E-cigs should be offered to smokers to help them quit
The RCP (Royal College of Physicians) of the UK is an organization that a lot of people respect, and for good reason. They are, after all, an independent professional membership organization, as well as a registered charity – and they represent over 32,000 different physicians located not just in the UK, but also internationally.
As such, most people tend to take note when they make a statement – and in a recent report that was released about vaping, it seems that the College has decided that the time has come to speak out about electronic cigarettes.
According to a new 200 page report that was published by the College, there is resounding evidence that electronic cigarettes are ‘much safer’ than smoking and aid quitting. The report even went as far as to say that labeling E-cigs as a gateway to smoking is ‘unfounded’, and that with a number of checks and measures, vaping could help to contribute to the health and well-being of millions of people who are either smoking or at a high risk of doing so.
You can find the official copy of the report here, on the RCP’s official website. But here are some of the major highlights and ‘key recommendations’ that the report included. It said…
- That smoking accounts for the most preventable number of deaths in the UK
- That people need to stop smoking to increase their health and to prevent harm to themselves and others
- That quitting smoking is very difficult, and many smokers will continue to smoke for years
- That people are addicted to the nicotine in cigarettes – but that it is the other chemicals in the tobacco products that do the most damage
- That if people could obtain the nicotine without the rest of the damaging chemicals found in tobacco products, most of the harm done by cigarettes could be prevented
- Until just recently, nicotine products have been sold and marketed as medicines intended to help people with their tobacco habit
- NRT is quite effective when combined with professional help and support, but much less effective when people use it on their own
- E-cigs, which are currently marketed as a consumer product, are much more popular than other NRT options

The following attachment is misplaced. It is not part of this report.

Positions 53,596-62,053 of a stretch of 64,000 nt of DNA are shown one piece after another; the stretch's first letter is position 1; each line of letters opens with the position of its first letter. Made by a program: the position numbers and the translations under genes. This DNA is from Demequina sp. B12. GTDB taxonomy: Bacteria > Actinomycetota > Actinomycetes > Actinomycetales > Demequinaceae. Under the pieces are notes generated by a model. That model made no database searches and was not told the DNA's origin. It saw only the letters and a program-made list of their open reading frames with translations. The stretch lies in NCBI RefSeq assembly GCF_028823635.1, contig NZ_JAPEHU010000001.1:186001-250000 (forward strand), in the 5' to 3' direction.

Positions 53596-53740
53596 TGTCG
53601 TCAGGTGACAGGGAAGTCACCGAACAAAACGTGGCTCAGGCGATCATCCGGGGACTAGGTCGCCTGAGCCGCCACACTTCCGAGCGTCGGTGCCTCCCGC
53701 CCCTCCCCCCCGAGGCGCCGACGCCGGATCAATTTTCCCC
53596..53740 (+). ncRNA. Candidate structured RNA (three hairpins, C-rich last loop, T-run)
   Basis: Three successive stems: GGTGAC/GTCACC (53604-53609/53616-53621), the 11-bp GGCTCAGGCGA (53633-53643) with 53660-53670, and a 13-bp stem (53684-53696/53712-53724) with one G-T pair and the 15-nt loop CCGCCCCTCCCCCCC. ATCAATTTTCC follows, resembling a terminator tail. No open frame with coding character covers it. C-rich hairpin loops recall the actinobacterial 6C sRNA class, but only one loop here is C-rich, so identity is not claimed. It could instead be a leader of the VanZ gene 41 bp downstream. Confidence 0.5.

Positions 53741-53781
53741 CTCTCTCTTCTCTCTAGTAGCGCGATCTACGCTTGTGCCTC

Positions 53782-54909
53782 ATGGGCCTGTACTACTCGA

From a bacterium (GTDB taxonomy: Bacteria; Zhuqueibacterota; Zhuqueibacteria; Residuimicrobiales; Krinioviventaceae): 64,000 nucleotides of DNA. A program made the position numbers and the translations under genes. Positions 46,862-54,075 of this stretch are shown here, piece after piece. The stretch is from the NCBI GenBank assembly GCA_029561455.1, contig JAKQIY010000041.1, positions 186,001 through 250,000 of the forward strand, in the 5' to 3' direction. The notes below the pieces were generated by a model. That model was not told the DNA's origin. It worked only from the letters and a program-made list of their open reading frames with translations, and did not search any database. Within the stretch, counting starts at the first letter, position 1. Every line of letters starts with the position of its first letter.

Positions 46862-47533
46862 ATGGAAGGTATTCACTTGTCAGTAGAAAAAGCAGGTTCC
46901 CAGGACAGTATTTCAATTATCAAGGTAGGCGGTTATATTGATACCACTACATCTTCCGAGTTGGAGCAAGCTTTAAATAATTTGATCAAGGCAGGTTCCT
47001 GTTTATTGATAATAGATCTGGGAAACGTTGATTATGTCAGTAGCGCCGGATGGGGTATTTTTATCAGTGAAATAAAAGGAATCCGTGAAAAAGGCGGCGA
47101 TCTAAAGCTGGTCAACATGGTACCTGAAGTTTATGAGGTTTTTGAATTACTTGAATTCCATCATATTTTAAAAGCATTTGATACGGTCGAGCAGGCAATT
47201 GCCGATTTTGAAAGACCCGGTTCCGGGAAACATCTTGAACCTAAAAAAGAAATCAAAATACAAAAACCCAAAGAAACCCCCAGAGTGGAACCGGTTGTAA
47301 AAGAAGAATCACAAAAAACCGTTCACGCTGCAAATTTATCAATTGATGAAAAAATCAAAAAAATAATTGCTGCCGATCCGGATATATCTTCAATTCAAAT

- E-cigs seem to be effective as a smoking cessation aid
- E-cigs are, as of right now, not crafted to medical standards, and are probably more hazardous than other NRT options
- The hazard level involved with vaping, however, is unlikely to exceed 5% of the harm that you would be subjected to by smoking tobacco
- Increased technological development and better standards could help to further reduce the hazards associated with E-cig use
- Some people believe that vaping will act as a gateway to smoking, but there is, as of right now, no evidence that indicates that this is the case within the UK
- The evidence actually says that E-cigs are being used almost exclusively by people who smoke and are trying to quit/reduce harm
- E-cigs do require some regulation, but not so much that it would negatively impact their usefulness as harm-reduction tools for smokers
These were the basic key-notes from the rather lengthy report, but it certainly seems that this is positive news. E-cigs are certainly approaching the smoking problem from a unique angle, and for them to be noticed and recognized as the useful tools that they can be by an organization as prominent as UK Royal College of Physicians is nothing short of outstanding.
Hopefully, the medical community will pick up on this information, and will urge regulatory officials to make positive, healthy, and helpful rules and regulations involving the use, sale, and manufacturing of E-cigs in the long-term that will contribute to a better health and safety outlook for smokers who desperately need a cessation method that works.
E-cigs might not be miracle devices – but it is possible that they are the silver-bullet for smoking cessation that the world has been looking for.